Scoring for letter placement

I like to score the lettering on my signs so it’s easier when it comes to gluing…problem is I hate that sometimes you can see the score line. Does anyone have a method using inkscape that somehow allows for kerf when scoring?

In Inkscape you could select inside line cutting rather than center line for the score.


Just use the “Inset” function to reduce the size of the paths.


OK so it’s a little fiddly but not too bad:

Make a text:

Path->object to path:

This is a group of letter paths. Convert it to have a stroke and no fill so you can see what’s going on.:

Now you need to decide how large your kerf adjustment is. I will chose 0.006" here. Set the stroke thickness to be 0.006":

Now we need to ungroup the letters, they’re all separate paths now:

Path->combine to make them one large path:

Now convert the paths to outlines by using Path->stroke to path. Putting it in node mode and zooming way in and you’ll see the outlines:

Now do Path->break apart. This will look bad. Basically all of the resulting shapes will be filled black on top of each other. Don’t panic:

Now click on each letter shape. The outermost shape is actually on top, so click on them one at a time (don’t drag-select. You just want to get the top layer). Hit the delete key to ditch the outermost outline. I did half of them here, you can see how the left side ME are “thinner” than the TE, because the outermost largest outline has been deleted.

Almost there. Do the rest of the letters the same way. Then select all of your shapes. You can see if you did it correctly because the inner shapes of the A and the O will show up as separate outlined selected objects. Pictured here:

Now the last thing, do a Path->union. This will join all of your shapes (effectively absorbing the interior shapes of the A and O). Set the stroke and fill to give yourself a nice scorable path:

And that’s it! This seems a bit tricky, but it’s really quick with a little practice. This entire thing takes me about a minute. I should undo it all and time myself, now I’m curious. :slight_smile:

EDIT: Hah! 1 minute 2 seconds. Of course that’s a little faster than usual because I knew exactly what I was going to do here… but you get the idea. It’s not that time-consuming.


A thing I have discovered is that a cut out shape and an engraved shape from the same vectors will be almost exactly fitting. If you use a leather mallet to force them together they will be very hard to get apart. the engraving will take a bit of time but the result will be very consistent.

I never use engraving for that though. Score is tons faster.


No doubt there is a balance point, and if I had so much demand that having the machine take even an extra half hour was more a problem than “Sometimes you can see the score line” and the weaker bond compared to holding tight even without glue, I might go that way as well. But I am less concerned with the machine time if I like the result better.

That is perhaps why I engrave relief stuff at 1355 lpi as well.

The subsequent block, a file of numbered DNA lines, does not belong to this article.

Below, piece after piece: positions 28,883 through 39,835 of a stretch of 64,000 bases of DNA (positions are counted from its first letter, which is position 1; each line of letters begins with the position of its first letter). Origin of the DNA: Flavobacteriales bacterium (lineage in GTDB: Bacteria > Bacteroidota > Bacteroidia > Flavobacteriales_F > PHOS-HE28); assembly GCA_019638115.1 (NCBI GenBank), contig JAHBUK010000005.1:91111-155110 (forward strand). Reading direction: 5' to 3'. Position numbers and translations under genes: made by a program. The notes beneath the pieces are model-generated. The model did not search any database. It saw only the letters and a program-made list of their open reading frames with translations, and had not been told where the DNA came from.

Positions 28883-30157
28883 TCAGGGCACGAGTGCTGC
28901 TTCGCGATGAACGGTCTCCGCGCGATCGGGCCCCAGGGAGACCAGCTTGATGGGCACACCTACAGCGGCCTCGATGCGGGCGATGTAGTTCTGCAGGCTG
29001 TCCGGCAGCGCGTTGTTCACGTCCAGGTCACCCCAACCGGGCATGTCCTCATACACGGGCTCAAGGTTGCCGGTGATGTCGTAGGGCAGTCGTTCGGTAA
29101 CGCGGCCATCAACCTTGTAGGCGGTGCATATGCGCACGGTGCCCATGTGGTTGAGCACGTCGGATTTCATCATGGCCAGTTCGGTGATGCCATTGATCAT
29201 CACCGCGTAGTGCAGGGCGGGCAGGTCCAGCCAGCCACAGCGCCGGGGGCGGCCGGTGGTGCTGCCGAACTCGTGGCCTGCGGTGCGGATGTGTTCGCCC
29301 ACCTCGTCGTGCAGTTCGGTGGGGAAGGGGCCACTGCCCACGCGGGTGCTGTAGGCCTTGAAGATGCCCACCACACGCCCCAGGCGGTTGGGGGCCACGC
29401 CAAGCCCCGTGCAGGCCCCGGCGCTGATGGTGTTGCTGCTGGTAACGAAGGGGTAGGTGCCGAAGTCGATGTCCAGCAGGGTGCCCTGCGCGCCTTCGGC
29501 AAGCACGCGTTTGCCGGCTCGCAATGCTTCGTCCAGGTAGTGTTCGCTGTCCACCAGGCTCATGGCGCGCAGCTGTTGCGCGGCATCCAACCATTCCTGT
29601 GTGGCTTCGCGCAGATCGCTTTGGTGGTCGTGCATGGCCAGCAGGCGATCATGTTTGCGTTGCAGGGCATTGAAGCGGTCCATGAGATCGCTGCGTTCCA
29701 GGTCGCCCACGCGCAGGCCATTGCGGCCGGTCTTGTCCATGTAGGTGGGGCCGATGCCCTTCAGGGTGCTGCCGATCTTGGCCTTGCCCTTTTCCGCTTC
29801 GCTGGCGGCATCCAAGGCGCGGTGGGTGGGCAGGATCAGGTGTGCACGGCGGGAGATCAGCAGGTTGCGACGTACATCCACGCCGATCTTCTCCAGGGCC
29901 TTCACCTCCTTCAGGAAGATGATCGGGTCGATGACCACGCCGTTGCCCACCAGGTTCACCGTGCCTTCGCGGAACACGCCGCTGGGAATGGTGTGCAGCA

Time in general is the biggest thing for me. Lol I never have enough time for everything I need to do. :grin:


They are only scoring for placement when gluing letters on top. There’s no “hold” without the glue.

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I understand that but A. accuracy is not as good and B. the strength is not as good (though neither point may be needed).

This was an experiment that brought that home to me, (though it failed by not being deep enough)…

That outer edge wall could be very weak if it was just placed on but because it is about a third or more embedded in the under piece it is very strong.

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I guess if the letters are incredibly thin, it could help, assuming you can insert them into the engrave without breaking them. But otherwise I don’t think you’d gain anything over just a quality glue. And you’d waste time (yours and your laser’s).


Using engrave and cut out as a catalog design is one thing I am contemplating. The trick will be if I can match the depth of the engrave to the depth of the material.

The square lamps already in the catalog use that trick.

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As an alternative to engraving, why not just cut out and do an inlay? (then if you really want a layer below it, just add a base layer?)

In general, you get one piece that connects everywhere, and dozens (or hundreds) of little tiny pieces that have critical placement, like text and background or the piece above that I left part of it sticking up. If simple enough, or standard enough like a chessboard or puzzle pieces one might well build it like that as an inlay. I have even done that in silver and hand cut all the turquoise, red coral, lapis, pearl shell and serpentine in as many as 140 pieces but it did take weeks to do (putting perspective on an extra hour of laser time).
This is a bad photo but what I have from then…
dragon bracelet
However, for an intricate two color pattern, having all the parts properly placed works out better if the underside has them better in place as this experiment that was sanded flay afterwords…

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